The deal worth $418mn per year, is 67% bigger than the current one worth $250mn p.a., AFL Media reports.
From 2017, Foxtel will air all games, except the grand final, live on paid TV. Seven will do the same on FTA TV and will also be the only place to watch the grand final. Meanwhile, Telstra will continue to hold the digital broadcast rights for the game.
The Australian Football League has confirmed its status as the hottest commodity in sports broadcasting, signing a $2.508 billion TV rights deal to cement its position as the nation’s No 1 football code, reports The Australian‘s Darren Davidson.
After a week of tense negotiations, the AFL agreed to the richest sports deal in Australian television history with Fox Sports, the Seven Network and Telstra, extending the existing contracts held by all three broadcasters.
It is estimated that Seven will pay about $1bn, with News Corp contributing up to $1.2bn and Telstra spending between $250 million and $350m for the digital rights.
Incoming News Corp Australia chief Peter Tonagh has trumpeted a new era for the Australian Football League on the back of a record $2.508 billion TV rights deal, and warned rival code the National Rugby League that it could struggle to eclipse the jaw-dropping figure.
After kicking off informal talks a year ago, serious conversations began last week between Tonagh, News Corp Australia chief Julian Clarke, global boss Robert Thomson and AFL chief Gillon McLachlan.
“It was a very condensed negotiating process,” Tonagh said. “It only started last week and normally you negotiate these things for months, which made it incredibly intense. These are complex agreements to complete and it went right down to the wire.”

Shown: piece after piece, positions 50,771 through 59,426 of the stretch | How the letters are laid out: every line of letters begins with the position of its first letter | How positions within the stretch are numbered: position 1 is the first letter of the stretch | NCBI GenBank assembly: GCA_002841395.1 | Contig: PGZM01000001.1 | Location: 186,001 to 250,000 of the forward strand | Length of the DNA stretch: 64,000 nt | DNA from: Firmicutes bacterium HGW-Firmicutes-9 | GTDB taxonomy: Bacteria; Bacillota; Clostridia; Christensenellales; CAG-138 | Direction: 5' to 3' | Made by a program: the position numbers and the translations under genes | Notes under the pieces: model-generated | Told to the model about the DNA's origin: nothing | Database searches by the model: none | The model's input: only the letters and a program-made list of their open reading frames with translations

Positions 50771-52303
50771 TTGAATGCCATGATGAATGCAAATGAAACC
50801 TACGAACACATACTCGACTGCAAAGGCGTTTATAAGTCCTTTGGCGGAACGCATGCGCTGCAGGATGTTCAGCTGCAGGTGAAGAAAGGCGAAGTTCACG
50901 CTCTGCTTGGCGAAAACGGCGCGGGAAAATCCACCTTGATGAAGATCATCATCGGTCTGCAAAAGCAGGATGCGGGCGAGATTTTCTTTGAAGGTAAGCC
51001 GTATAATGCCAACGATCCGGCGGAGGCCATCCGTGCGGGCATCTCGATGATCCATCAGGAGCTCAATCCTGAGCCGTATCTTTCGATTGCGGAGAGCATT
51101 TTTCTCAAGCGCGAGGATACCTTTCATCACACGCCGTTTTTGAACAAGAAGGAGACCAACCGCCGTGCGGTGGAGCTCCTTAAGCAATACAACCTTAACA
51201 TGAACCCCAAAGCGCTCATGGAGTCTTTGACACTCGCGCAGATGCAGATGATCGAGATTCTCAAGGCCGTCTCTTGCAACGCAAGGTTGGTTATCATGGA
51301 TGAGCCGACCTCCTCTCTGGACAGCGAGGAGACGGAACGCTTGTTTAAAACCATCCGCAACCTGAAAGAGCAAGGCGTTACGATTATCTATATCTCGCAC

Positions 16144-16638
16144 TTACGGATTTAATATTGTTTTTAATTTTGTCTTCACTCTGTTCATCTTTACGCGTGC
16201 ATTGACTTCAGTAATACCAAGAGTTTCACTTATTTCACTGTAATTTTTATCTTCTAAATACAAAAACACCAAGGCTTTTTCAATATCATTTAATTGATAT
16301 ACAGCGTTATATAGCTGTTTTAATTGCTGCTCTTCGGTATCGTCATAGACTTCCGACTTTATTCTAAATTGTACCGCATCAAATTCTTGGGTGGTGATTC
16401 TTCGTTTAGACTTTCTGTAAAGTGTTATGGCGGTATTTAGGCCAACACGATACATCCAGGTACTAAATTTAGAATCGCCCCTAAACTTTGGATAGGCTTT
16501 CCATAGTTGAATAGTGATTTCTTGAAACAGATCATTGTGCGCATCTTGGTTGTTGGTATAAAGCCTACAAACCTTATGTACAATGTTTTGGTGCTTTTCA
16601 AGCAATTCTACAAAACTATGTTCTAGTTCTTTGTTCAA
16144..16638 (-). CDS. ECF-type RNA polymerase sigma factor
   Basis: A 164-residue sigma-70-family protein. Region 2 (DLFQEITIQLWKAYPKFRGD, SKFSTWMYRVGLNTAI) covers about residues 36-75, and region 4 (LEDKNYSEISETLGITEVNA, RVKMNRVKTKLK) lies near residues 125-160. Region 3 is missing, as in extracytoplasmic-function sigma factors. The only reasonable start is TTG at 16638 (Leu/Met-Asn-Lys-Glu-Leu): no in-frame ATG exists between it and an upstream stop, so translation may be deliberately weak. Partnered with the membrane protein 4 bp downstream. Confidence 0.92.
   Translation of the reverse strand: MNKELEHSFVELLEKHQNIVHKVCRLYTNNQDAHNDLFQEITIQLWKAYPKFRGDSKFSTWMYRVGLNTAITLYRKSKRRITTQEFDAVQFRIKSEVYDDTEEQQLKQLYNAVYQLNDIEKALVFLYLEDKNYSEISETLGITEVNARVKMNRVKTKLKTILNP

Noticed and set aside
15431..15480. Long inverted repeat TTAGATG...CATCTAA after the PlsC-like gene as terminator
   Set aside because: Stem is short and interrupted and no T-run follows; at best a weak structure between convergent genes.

Rupert Murdoch has directly intervened and pushed the value of Australian Football League broadcast rights to unprecedented heights, agreeing for News Corporation to pay about $1.3 billion of a record $2.508 billion six-year deal the league has struck.
Telstra will pay about $300 million of the record deal over the six years, and broadcast AFL matches over its planned Telstra TV service and to handsets and digital devices, while Seven will pay $840 million in cash and $60 million in contra.
• The Age
News Corp’s savage disappointment at being snubbed by NRL boss Dave Smith – the NRL removed Monday nights from Fox Sports from 2018 without negotiation – has provided a significant fillip for the Australian rules code, reports Caroline Wilson.
No bigger statement could have been made in response to the NRL than Rupert Murdoch’s decision to sit alongside the AFL bosses with his lieutenant Robert Thomson and state he preferred the AFL to the NRL.
Channel Nine, which last week floored industry observers when it announced it had secured the NRL free-to-air rights for five years for $925 million, remained a small but significant bidder until Monday when the AFL offered David Gyngell a new weekly Saturday afternoon fixture kicking off at 3.20pm.
Holden will on Wednesday sign one of the biggest sports club sponsorship deals in Australian sport with AFL team Collingwood, in an agreement understood to be worth more than $3 million annually.
The car giant will replace banking group Westpac as the naming rights sponsor for Collingwood’s training and administration facility near the Melbourne Cricket Ground and step up to be a top-tier premier partner.
With the NRL’s current $1.025 billion deal with Nine and Fox Sports not due to expire until the end of the 2017 season, it will be up to NRL chief executive Dave Smith and his team of negotiators to hold their nerve.
The AFL deal averages out at $418 million per year, with Seven paying $140 million per year for three-and-a-half games per week.
In comparison, Nine’s deal with the NRL is worth $185 million per year for four games per week, plus State of Origin.
Photos: AFL Media